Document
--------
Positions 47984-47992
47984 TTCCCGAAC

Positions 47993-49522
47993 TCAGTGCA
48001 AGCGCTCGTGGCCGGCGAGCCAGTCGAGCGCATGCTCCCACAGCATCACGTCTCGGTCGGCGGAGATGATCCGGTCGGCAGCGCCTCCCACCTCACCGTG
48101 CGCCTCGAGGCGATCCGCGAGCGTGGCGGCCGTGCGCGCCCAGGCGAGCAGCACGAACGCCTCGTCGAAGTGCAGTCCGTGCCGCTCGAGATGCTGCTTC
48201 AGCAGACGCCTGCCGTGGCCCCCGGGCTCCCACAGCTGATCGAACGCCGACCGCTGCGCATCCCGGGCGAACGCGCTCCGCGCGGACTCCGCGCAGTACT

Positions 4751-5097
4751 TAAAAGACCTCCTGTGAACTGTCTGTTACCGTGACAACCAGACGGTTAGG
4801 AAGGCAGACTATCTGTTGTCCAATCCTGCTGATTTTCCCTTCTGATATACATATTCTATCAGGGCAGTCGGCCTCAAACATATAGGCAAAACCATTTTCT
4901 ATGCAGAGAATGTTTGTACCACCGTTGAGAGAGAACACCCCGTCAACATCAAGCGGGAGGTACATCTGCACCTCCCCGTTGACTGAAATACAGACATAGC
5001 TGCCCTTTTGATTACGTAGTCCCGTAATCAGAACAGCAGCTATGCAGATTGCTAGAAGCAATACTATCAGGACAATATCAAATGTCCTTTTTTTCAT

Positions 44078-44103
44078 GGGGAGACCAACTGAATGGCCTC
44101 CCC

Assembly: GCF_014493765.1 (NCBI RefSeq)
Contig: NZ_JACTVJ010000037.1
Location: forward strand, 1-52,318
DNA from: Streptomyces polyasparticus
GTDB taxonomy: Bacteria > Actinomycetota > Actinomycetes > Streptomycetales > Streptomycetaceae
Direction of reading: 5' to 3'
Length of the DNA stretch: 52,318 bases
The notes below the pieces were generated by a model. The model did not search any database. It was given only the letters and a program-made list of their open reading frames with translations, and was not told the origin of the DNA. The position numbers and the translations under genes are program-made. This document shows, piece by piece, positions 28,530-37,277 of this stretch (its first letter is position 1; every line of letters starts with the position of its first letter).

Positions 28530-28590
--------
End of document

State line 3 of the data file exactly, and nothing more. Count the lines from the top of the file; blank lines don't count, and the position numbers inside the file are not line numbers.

Positions 47993-49522